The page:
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 Post subject: Determining the melting temperature of Shapeways WSF
PostPosted: Sun Oct 27, 2013 5:44 pm 
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As part of an effort to figure out the best way to dye Shapways WSF material I need to know the temperature it starts to melt. I figured the best way to measure it would be to heat a few parts on the stove. Because water boils at such a low temperature I used baby oil (mineral oil).

Of course I made a video of the experiment.

Unfortunately I heated the pot too quickly so the bottom of the pot was hotter than the bulk of the mineral oil. Because of that the best I can provide is a range of temperatures. Also, the melting process was somewhat confusing. I was expecting the material to go from hard to a liquid but it seems to change properties over a wide range of temperatures.

As best I can tell, the material starts to soften but will still (mostly) hold shape at between 155C and 165C. It starts to deform and won't hold shape between 170C and 180C. This is below the published range for common Nylon variants so the material must be some sort of special Nylon with a lower melting point.

I got the material up to about 190C which resulted in this:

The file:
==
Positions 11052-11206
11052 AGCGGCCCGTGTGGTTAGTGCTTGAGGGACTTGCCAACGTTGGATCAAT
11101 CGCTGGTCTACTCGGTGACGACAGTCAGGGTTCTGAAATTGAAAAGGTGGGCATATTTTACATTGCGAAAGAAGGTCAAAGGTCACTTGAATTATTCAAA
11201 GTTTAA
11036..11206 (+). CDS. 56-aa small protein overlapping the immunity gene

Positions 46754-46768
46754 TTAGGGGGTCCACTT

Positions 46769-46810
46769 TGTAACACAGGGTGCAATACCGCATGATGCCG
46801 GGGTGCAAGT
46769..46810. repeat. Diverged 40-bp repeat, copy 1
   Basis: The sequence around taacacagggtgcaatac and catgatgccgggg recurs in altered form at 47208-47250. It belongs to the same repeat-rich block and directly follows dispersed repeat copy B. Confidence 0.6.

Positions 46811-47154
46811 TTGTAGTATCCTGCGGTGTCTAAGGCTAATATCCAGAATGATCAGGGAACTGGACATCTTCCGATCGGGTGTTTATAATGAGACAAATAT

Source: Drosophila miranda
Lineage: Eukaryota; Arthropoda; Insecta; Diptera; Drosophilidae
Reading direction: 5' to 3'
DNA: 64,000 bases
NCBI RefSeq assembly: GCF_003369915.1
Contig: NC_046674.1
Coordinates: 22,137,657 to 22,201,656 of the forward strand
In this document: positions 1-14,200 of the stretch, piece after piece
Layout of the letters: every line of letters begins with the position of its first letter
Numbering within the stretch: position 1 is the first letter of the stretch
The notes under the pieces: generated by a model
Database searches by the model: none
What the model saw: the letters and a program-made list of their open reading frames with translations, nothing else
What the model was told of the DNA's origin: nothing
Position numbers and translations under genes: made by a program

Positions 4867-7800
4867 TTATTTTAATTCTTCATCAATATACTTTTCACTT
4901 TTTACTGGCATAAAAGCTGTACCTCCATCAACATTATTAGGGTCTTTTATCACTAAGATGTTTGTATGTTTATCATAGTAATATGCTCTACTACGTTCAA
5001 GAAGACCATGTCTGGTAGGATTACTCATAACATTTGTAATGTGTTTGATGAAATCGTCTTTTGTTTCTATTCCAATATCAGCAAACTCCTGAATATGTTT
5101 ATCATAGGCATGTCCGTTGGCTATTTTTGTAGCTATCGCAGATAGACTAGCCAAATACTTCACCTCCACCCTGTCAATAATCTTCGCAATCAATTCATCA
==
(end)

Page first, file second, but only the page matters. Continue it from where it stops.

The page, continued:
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The black portions of the melted white piece are not burn marks. They're where the two pieces stuck together and some black grit transfered over.

The strange gradual melting / softening of the material really confuses me. I'm not sure how the laser in the printer is able to so completely melt the powder together so quickly. The printer must be extremely carefully tuned to achieve such accurate prints with sharply defined edges despite the lack of a sharp melting point.

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 Post subject: Re: Determining the melting temperature of Shapeways WSF
PostPosted: Sun Oct 27, 2013 6:14 pm 
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Nice video. Very interesting.

What temperature does water boil inside a 15psi pressure cooker? I should know this but don't off the top of my head. I sure its well less then the temperatures you reached here.

And you have the biggest assortment of RIT dye I've seen in one location before. If that is all black I'd need to go to about a dozen stores in order to get that much.

Regarding how the laser in the printer works, at that state the material is a powder and your are probably just melting a few grains of power at a time so you have a very low thermal mass which you are probably pumping a ton of power into. In short I suspect its getting much hotter much faster and the cold neighboring grains would also serve to cool it down very fast as a few of them are incorporated into the print likely without ever fully melting.

Carl

P.S. I'm glad you stopped lifting that weight fully out of the liquid when you did. I was having visions of that falling into the hot oil before you commented on just that concern.

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Last edited by wwwmwww on Thu Nov 21, 2013 10:53 am, edited 1 time in total.